How to Have a Good Time on a Saturday Night

How to Have a Good Time on a Saturday Night

“…forgetting how to have a good time on Saturday night is as lethal as smoking crack. It just takes a little longer to kill you.” Pearl Cleage, “I Wish I Had a Red Dress”

In my teens, a hoppin’ Saturday night was an excuse to stay up as late as I wanted and consume massive amounts of television. In my 20s, it meant getting dolled up and going somewhere my friends and I could drink and dance. In my early 30s, it still meant getting dressed up, but we would forego the drinking and dancing, and instead treat ourselves to exquisite meals out.

Now, in my late 30s, I still like to dress up, I still like to dance, I still like to eat, and sometimes, I will still have a drink. Even though the Corona crisis has sometimes stifled the ability to “go out,” it hasn’t stifled the best kind of Saturday night.

That, I have learned, can happen right at home. Surrounded by people I love, and with our senses tickled by food we enjoy. I saw this in action right before the world went crazy, when a small group of fascinating friends and relatives gathered around my kitchen table.

Welcomed in Our Own Skin

It was a tight squeeze, but no one seemed to mind the need to maneuver between the water cooler and the corner that functions as my online elementary classroom.

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No one was wearing pajamas but no one was looking fancy, either. We just enjoyed being welcomed in our own skin.

We broke bread together, murmuring over the deliciousness of what each one brought. We breathed in deep the smells of luscious butter and fresh oregano that wafted from the steaming dishes. I didn’t have fancy silverware or linen tablecloths (although I do love my cream satin table runner), and we weren’t eating beef wellington or specialty sushi.

It was comfort food, cornflake potato casserole (recipe below) and Italian stuffed chicken, so unlike what I would order from new and upcoming Cali restaurants—but still so good. Partly because of the moist poultry and full flavors, and partly because of the love and care that went behind it. This food was a reflection of the hearts who brought it.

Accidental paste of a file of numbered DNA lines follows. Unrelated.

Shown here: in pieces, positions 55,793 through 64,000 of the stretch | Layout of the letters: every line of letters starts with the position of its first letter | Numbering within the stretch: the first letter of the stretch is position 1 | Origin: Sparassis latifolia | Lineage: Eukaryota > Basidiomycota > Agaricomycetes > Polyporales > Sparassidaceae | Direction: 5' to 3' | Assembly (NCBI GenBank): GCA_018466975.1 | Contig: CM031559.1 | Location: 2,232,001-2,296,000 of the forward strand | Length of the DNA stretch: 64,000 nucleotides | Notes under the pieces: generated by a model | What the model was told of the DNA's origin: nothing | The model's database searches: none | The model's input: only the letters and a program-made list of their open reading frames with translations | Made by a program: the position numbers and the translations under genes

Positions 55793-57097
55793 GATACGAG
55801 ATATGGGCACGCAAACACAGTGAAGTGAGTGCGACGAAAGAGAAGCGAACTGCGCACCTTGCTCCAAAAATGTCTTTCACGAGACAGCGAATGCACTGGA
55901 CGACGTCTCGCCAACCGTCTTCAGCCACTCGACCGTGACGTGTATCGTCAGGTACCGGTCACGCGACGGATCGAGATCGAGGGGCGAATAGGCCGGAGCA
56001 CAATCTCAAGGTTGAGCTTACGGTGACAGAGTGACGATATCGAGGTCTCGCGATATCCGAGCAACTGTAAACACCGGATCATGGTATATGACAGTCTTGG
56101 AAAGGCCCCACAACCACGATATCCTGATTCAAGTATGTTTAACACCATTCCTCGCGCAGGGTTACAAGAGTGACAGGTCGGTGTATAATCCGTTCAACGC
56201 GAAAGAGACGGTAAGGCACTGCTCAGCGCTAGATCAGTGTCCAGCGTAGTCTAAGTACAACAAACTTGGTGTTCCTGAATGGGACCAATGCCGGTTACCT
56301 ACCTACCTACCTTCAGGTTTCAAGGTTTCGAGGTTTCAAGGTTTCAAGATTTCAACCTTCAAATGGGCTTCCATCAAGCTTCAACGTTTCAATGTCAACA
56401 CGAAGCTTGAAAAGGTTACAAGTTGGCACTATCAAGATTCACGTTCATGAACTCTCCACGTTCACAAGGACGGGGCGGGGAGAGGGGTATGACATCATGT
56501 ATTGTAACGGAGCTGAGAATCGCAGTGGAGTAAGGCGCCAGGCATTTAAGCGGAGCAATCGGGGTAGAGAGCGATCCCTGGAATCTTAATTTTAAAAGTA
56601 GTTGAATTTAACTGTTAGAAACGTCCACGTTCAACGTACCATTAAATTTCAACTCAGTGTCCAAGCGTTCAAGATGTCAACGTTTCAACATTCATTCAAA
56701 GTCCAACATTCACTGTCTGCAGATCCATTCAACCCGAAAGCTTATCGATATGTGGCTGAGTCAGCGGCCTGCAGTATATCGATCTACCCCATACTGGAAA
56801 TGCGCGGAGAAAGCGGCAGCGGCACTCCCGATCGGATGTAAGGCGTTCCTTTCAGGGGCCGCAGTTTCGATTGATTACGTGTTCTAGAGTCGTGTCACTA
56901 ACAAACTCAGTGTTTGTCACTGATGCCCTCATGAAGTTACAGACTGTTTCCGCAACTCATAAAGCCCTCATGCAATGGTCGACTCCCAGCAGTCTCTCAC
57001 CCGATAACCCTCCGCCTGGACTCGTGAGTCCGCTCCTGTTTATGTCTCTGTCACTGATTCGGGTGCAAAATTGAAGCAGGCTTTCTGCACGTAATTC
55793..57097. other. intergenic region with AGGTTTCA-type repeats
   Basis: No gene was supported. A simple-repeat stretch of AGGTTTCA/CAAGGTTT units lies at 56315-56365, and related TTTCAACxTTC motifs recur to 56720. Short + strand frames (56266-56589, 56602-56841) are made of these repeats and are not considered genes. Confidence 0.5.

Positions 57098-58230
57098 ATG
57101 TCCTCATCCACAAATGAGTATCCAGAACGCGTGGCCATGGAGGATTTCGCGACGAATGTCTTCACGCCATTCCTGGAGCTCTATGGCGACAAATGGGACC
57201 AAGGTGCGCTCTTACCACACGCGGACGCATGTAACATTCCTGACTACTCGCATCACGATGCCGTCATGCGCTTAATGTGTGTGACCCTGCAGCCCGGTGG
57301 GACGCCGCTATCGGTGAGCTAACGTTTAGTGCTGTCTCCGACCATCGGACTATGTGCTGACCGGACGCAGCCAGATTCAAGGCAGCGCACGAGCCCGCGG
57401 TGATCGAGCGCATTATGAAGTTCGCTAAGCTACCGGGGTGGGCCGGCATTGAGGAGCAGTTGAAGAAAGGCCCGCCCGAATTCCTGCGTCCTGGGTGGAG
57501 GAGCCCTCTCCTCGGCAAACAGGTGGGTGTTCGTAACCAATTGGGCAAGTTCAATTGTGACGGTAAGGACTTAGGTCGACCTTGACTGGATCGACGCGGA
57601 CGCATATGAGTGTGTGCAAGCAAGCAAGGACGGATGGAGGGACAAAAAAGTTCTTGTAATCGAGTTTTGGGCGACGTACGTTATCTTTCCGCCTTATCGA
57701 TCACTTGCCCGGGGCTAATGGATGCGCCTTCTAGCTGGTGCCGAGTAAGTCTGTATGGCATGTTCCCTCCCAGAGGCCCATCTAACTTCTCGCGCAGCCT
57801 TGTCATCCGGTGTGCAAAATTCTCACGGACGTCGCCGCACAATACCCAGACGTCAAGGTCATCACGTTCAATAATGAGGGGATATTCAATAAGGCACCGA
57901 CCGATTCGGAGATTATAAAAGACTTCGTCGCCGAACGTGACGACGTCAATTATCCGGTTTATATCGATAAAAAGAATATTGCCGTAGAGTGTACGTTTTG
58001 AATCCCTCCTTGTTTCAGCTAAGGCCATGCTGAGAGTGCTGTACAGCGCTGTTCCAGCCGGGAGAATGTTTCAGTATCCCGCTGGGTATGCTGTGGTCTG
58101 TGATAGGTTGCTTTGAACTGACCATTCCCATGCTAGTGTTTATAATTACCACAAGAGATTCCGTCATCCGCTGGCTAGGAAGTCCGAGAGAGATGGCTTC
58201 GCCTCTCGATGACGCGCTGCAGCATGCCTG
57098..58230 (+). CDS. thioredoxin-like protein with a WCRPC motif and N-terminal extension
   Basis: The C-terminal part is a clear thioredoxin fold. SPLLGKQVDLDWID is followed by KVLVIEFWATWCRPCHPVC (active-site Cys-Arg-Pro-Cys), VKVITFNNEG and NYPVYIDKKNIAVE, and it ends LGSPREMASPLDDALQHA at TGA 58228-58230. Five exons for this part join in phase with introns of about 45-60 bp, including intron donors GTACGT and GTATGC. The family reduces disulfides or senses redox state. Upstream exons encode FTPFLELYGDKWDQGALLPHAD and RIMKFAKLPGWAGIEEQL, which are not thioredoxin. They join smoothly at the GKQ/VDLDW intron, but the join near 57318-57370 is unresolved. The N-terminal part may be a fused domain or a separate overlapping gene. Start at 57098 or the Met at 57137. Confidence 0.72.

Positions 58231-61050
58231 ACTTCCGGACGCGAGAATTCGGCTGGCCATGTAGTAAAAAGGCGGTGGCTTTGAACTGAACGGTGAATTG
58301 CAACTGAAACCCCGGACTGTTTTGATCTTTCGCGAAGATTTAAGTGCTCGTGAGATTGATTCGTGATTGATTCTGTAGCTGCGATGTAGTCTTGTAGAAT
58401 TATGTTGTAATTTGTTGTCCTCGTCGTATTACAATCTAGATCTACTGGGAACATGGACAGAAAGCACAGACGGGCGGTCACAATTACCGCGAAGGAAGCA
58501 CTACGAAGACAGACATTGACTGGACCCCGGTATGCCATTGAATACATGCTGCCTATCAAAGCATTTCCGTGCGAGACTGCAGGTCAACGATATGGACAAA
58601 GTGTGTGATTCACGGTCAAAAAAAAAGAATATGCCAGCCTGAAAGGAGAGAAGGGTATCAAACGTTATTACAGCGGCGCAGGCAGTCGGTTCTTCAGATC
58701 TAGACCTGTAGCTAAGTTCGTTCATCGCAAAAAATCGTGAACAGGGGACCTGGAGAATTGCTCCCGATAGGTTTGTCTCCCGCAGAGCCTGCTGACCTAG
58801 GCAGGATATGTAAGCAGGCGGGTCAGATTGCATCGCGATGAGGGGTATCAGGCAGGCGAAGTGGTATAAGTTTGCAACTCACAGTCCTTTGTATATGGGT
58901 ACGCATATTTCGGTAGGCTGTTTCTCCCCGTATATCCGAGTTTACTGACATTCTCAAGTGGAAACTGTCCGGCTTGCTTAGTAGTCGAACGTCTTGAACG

Eating together without the hum of other customers or general bustle, the only extraneous sound being my water cooler (sometimes it sounds like it’s eaten a bear), we had nowhere else to be and no other distractions.

A scratched wooden table and ranch dressing in a bowl turned into so much more. It was a vehicle for comfortability and conversation. Our tales brought laughter, gasps, and sometimes even goosebumps.

I saw facets of my guests I hadn’t seen before, and heard their stories from new perspectives. The “how we met” tale of my friend and her husband blossomed from a cute 30-second snippet to a full-blown, cross-countries love story, with all the stress and butterflies and drama to boot!

Testimonies of God’s great love and His attention to small details were given context and richer meaning. From encounters with Jesus to daily blessings, the stories ranged in size and scope, but fascinated us just the same. And of course, there’s always those oddball retellings of the unexpected side of life that just makes you laugh!

I loved observing my guests have a space to see and to be seen for who they truly are—to be able to feel comfortable in their own skin and expose little pieces of their soul. It was just an old-school table and some casseroles, but it paved the way for a heartwarming night.

Meal Time Matters

Sitting across from my friend on that original Saturday night, her black hair spilling over her shoulders and her face lit up with delight as she talked about how she arrived here, I thought, “this is what it’s all about.” What better place to be than with people I love, meeting people that they love, all sharing stories of our lives and humanity?

As the shutdowns are loosened and the quarantines are completed, that’s something we can take with us into whatever the new normal will be. An ability to cherish the time with those around us, and a recognition of what our own dining table can bring.

Our tables, whether they be wood, Formica or glass, provide a space for our loved ones to see and be seen. To hear and be heard. To feel warmth, safety, and love. Be it stories of heartfelt trauma or tales of goofy mishaps, our conversation and closeness over a delicious meal plant unforgettable seeds of hope.

Sarah’s Famous Cornflake Potatoes
*Recipe courtesy of a hometown newspaper contest in Troy, Ohio.

3 or 4 cups crushed cornflakes
1 bag frozen Ore Ida Potatoes O-Brien (don’t substitute for this brand!)
3 cups shredded cheddar cheese
1 large container sour cream
1 regular container cream of mushroom soup
1 stick butter
Salt and pepper

Preheat oven to 350 degrees. Melt a half stick of butter and pour into the bottom of a 13×9 inch casserole dish, coating the bottom of the dish completely. In the casserole dish, mix together Ore Ida potatoes, cheese, mushroom soup, and sour cream. Mix well. Salt and pepper to taste.

Melt remaining half stick of butter. Take the cornflakes and put into a plastic bag. Pour melted butter over the cornflakes. Close the bag, shake well while crushing up the cornflakes.

Spread cornflake mixture on top of the potato mixture in the dish evenly. Cover with tin foil and bake for 1 hour. After 1 hour, take tin foil off the dish and cook for an additional 10-15 minutes, until cornflakes are golden brown and crunchy.

Let cool for 15 minutes and enjoy!

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